Happy Hour: Bold and Creative

Friday 13th April 2018 at the Carriageworks Theatre, Leeds.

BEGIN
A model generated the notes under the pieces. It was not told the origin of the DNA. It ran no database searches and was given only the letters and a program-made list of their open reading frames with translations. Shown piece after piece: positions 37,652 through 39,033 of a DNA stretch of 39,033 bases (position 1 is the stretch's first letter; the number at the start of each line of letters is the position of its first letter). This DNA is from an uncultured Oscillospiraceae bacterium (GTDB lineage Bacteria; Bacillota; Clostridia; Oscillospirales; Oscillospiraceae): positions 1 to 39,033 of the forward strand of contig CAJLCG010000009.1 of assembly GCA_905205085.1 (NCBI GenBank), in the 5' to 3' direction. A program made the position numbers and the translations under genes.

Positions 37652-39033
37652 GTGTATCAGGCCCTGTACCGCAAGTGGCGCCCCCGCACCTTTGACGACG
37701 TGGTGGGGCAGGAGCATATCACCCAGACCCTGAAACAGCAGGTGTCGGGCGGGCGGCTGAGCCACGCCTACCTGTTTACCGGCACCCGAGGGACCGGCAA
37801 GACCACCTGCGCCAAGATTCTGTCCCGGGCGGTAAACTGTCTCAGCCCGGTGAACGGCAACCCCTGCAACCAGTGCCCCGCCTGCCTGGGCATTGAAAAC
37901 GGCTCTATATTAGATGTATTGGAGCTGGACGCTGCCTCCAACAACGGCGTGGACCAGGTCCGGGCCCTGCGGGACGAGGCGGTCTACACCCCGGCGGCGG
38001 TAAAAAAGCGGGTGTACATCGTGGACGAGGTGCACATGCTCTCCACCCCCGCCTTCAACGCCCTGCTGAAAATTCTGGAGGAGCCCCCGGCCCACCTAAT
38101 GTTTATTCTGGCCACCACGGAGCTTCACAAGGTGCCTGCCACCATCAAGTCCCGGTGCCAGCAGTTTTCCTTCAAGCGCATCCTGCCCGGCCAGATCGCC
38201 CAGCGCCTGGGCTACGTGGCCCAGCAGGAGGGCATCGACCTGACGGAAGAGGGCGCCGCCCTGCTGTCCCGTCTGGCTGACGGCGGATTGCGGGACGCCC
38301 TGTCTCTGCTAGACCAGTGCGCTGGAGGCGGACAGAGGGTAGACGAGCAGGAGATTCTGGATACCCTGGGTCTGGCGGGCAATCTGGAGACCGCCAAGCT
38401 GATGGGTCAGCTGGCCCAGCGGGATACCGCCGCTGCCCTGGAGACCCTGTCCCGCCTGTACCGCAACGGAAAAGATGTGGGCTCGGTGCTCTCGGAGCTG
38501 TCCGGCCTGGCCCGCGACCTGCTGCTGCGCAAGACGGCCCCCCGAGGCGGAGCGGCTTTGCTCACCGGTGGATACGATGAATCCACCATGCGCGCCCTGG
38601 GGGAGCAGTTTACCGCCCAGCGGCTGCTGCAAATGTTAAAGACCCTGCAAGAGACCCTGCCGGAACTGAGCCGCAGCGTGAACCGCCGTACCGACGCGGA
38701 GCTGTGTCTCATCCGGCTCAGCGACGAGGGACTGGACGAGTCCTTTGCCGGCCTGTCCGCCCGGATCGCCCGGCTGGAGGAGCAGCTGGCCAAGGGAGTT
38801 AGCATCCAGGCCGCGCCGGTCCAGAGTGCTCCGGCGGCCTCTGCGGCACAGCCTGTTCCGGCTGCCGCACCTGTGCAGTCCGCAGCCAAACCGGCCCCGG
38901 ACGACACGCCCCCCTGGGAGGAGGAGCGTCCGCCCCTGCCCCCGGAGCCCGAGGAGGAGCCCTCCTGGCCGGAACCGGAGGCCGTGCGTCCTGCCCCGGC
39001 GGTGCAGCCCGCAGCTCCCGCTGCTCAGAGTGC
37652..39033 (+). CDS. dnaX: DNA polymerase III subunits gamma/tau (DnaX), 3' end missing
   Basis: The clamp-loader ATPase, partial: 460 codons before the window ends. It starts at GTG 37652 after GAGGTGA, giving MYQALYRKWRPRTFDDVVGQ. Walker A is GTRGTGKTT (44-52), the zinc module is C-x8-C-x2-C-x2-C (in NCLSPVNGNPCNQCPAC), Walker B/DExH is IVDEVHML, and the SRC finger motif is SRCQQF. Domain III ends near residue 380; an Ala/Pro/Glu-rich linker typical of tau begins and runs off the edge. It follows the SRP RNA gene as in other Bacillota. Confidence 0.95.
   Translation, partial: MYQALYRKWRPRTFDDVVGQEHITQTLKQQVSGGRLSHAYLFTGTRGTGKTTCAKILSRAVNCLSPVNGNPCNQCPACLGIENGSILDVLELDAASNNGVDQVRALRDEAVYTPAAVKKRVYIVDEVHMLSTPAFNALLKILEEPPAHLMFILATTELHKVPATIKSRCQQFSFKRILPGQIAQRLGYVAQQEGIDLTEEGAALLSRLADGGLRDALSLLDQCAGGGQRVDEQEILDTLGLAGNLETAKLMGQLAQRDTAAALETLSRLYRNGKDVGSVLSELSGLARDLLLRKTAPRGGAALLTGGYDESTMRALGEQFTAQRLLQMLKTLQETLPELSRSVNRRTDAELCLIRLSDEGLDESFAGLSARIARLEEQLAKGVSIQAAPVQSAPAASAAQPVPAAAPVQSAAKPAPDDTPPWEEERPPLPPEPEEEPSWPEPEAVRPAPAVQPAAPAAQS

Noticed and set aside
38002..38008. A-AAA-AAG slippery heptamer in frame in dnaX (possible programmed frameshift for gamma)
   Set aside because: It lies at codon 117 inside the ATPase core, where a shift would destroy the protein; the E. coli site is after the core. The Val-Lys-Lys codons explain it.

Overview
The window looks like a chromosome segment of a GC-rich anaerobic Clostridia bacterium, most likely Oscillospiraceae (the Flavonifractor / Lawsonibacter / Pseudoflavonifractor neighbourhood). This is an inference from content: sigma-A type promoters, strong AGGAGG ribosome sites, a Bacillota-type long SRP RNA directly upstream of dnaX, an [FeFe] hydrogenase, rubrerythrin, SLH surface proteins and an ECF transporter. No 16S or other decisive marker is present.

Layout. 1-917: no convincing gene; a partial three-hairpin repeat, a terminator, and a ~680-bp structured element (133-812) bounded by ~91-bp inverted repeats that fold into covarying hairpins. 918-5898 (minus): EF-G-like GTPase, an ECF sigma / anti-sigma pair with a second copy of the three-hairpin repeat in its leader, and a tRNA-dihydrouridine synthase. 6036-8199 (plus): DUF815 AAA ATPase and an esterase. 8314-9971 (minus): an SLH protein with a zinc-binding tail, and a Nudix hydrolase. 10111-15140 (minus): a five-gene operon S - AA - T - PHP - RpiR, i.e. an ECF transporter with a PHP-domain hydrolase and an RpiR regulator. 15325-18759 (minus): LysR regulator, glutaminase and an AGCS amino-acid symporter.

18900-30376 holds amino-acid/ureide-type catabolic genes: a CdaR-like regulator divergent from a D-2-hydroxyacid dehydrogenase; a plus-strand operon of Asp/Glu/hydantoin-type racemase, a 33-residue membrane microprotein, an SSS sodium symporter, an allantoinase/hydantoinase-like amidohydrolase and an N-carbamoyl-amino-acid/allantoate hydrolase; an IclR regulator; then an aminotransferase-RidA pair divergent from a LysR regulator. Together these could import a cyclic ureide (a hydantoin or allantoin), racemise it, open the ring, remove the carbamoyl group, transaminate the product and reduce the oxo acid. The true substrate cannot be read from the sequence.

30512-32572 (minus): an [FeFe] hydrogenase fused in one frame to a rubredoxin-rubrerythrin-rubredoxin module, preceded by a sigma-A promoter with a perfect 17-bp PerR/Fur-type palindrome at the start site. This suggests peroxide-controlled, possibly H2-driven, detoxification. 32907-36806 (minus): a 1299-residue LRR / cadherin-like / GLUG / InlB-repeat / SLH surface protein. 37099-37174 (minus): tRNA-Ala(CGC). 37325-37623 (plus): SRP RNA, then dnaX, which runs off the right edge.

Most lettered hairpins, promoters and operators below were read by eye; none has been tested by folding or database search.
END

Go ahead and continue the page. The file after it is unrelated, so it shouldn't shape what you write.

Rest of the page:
⭐️⭐️⭐️